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Jenny Siler

Jake wasn’t planning to stop in Dixon. He’d already wasted a good two hours feeding the Keno machines at Joe’s Smoke Ring, and he knew he should keep to the highway till Hot Springs. Best to get these things over with. Quick and painless, he’d told himself, thinking of the meningitis outbreak they’d had at the prison a couple of years ago. That was what the nurse had said when she rolled the canvas cuff of his shirt up around his bicep. Her face was ugly, big and round, shiny with sweat, but still when she’d touched his arm he’d felt his groin throb. That’s how long it had been. Quick and painless, she’d smiled. Then she’d pushed the tip of the needle into his muscle and he’d felt the charge of the inoculation spreading like an ink stain under his skin. A battalion of bad ass viral warriors camping out in his body. Ha, he’d thought, just try and get past these little soldiers.

Quick and painless, Jake repeated soundlessly as he slowed the Eldorado for the Dixon speed limit. He didn’t care so much about quick. It was the painless part that worried him, his memory of Buddy Knudsen’s hands, the knuckles knobby and menacing as a sock weighted heavy with coins. Though Buddy had sounded almost amiable on the phone, willing to work something out, Jake knew how rapidly his mood could change.

He lit a cigarette, rolled his window down, flicked the match out onto the road. The Eldorado wasn’t his. Jake’s cousin had lent it to him for the trip up to Hot Springs. He wasn’t supposed to smoke in the car, but it seemed harmless enough with the window down. Jake exhaled, watched Dixon whirl by, the two glinting lines of the rail tracks, the Flathead green and swollen with runoff. It was coming into evening already, the air punctuated by pockets of spring chill where the hills shaded the valley. Clouds of freshly hatched flies billowed like forest fire smoke over the tops of ponderosas. Jake tapped the wheel, sang an off key verse of Bobby McGee.

He saw the girl from a mile away. At least that’s how it seemed at the time. Like film slowed down so things that normally might be hidden became visible. The blur of a butterfly’s wings, say, or the tiny crown that leaps up when a drop of water slams into the surface of a pond. Except for the neon Hamm’s sign in the window of the Dixon bar, the town was all gray and brown. The girl was a burst of red, bright and gaudy like a tufty headed cardinal in the snow. She waved him down and he pulled straight to the side of the road.

"Hey," she asked, putting her hand on her waist, cocking her hip slightly to the right, "where you going?"

Jake looked out over the dashboard and down the empty highway. There weren’t many choices in this part of the world. Just the one road and a handful of destinations.

"Hot Springs," he told her.

She was young and bony with too much makeup. She wore one of those funny one piece outfits. Shorts and a shirt together. Bright red. Her small breasts were pushed up and in, presumably squeezed together to look bigger than they were. Whatever she’d done wasn’t helping much.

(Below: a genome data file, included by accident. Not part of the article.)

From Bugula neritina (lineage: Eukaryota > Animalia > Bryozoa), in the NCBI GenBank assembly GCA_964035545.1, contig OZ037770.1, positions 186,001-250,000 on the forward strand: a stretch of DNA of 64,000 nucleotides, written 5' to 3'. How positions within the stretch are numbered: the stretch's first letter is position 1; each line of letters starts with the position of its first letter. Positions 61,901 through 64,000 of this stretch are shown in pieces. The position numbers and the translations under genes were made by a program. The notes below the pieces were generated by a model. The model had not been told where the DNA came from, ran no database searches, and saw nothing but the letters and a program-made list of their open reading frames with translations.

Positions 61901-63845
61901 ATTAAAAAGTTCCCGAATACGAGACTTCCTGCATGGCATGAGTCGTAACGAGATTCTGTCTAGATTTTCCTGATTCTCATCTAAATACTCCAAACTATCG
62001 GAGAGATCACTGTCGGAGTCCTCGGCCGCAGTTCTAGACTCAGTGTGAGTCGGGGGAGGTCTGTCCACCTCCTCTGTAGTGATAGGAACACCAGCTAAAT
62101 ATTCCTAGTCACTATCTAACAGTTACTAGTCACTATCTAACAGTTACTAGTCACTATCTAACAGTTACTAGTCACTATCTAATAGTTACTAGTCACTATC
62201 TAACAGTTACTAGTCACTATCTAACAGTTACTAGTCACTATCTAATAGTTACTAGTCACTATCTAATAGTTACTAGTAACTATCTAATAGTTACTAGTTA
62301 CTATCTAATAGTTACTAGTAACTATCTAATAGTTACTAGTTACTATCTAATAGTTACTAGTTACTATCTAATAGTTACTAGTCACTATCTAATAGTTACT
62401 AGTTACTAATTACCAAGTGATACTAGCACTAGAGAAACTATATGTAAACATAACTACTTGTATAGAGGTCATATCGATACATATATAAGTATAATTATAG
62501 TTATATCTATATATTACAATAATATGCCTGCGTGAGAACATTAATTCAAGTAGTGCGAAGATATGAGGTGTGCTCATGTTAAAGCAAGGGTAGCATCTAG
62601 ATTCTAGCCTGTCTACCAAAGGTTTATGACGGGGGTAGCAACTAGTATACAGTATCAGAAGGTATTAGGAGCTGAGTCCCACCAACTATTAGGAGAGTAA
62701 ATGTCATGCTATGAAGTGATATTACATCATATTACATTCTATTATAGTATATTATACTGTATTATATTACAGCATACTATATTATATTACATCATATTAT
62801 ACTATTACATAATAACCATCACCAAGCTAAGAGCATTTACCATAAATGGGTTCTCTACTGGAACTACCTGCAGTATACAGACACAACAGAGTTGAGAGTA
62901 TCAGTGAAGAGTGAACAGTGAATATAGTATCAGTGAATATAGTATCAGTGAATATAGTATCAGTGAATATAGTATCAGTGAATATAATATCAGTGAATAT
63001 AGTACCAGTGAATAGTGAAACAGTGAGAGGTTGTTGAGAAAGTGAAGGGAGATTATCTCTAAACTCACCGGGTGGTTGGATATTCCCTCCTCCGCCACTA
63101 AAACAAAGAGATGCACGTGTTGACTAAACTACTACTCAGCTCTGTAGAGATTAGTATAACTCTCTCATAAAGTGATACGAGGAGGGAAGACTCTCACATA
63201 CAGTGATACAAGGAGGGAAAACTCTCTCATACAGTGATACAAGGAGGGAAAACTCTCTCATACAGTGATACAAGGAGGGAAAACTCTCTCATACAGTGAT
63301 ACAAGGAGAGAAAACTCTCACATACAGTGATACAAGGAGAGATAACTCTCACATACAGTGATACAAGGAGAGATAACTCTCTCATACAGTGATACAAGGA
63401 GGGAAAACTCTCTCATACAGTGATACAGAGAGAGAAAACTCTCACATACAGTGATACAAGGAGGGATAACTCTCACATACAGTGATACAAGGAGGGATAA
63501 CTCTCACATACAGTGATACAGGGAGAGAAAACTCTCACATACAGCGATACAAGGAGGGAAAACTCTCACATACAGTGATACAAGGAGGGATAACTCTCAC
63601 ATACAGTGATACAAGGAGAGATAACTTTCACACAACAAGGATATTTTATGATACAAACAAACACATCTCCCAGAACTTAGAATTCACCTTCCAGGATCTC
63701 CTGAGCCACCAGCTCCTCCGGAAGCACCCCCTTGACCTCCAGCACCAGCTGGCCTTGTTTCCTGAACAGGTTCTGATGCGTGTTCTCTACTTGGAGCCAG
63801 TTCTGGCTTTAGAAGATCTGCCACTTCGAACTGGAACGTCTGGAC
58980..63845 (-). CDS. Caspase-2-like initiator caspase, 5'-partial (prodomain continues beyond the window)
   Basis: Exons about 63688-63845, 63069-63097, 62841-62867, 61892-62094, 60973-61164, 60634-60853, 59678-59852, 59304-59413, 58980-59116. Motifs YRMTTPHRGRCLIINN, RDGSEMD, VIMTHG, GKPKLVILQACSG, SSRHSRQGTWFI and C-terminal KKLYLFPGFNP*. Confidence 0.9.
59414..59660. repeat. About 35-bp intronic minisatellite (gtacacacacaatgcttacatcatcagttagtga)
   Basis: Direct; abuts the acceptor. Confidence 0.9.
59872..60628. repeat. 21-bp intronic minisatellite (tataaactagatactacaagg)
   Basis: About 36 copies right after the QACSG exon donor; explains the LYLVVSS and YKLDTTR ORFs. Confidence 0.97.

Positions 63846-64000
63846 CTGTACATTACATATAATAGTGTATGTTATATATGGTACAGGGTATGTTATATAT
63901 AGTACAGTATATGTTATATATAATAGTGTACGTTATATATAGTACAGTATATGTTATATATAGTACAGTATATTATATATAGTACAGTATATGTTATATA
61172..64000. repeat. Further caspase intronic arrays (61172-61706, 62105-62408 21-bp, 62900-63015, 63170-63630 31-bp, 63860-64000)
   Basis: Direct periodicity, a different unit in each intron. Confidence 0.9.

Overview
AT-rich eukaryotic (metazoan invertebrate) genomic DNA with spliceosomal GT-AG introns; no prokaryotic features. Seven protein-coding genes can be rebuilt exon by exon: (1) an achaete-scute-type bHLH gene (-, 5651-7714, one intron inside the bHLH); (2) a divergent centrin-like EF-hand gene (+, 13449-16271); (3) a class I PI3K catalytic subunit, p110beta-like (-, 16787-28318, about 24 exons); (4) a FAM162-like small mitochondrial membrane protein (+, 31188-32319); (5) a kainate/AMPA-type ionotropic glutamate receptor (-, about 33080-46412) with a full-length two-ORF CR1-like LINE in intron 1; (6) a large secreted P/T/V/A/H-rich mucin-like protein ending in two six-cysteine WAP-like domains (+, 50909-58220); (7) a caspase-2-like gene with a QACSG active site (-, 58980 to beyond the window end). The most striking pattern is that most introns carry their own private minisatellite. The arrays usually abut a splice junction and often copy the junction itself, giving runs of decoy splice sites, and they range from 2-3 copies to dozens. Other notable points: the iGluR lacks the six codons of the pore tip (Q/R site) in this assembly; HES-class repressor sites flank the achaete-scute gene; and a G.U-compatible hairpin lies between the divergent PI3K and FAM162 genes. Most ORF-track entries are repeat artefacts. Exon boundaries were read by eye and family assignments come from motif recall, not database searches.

"Great," she said. She flashed him an optimistic smile, put her hand on the door latch, climbed into the Eldorado. "Let’s go."

The girl reached for Jake’s cigarettes, tapped one from the pack and stuck it between her lips. Her fingernails were red, too, the polish chipped, the nails chewed down to their nubs. She smelled like stale food, like a kid after a carnival, sticky and sour.

"I like your outfit," Jake said. He knew there was a name for the thing she was wearing, but he couldn’t remember it.

The girl smoothed the loose fabric across her thigh. Her legs were stippled with goosebumps and fine blonde hairs. Her knees were scraped raw like a schoolgirl’s after a fall from a bike. A thin trickle of blood had dried down the length of her right calf.

"A romper," she said, exhaling out the passenger window.

"What?" Jake asked.

"That’s what it’s called." She motioned to herself, to the red shorts and shirt thing. "A romper."

"Oh," Jake said. "What happened to your knees?"

"I fell," she said simply. Then she turned toward the river so that Jake could only see the back of her head, the monotonous tumble of dirty blonde hair like a pelt.

They were halfway to Perma before she spoke again. A good half hour down the highway, Jake’s pack of Winstons fast diminishing. "What you going to Hot Springs for?" she asked.

"Business," Jake shrugged. None of yours, he thought.

"Someone owe you money?"

Jake shook his head.

"Other way round, then?"

Jake didn’t say anything. She was right and he was angry about it, angry that she could tell so easily. He pressed his foot against the gas pedal, felt a rush of cool air against the side of his head. "Why don’t you mind your own business," he told her finally.

"Sure. It’s not like I haven’t ever owed anybody." She lit another cigarette, stuck her lower lip out and made a pouting face.

"Just shut up!" Jake said.

"Jeez, only trying to help." The girl turned to him and he could see she was about to cry. Her eyes were pink and swollen like a rabbit’s.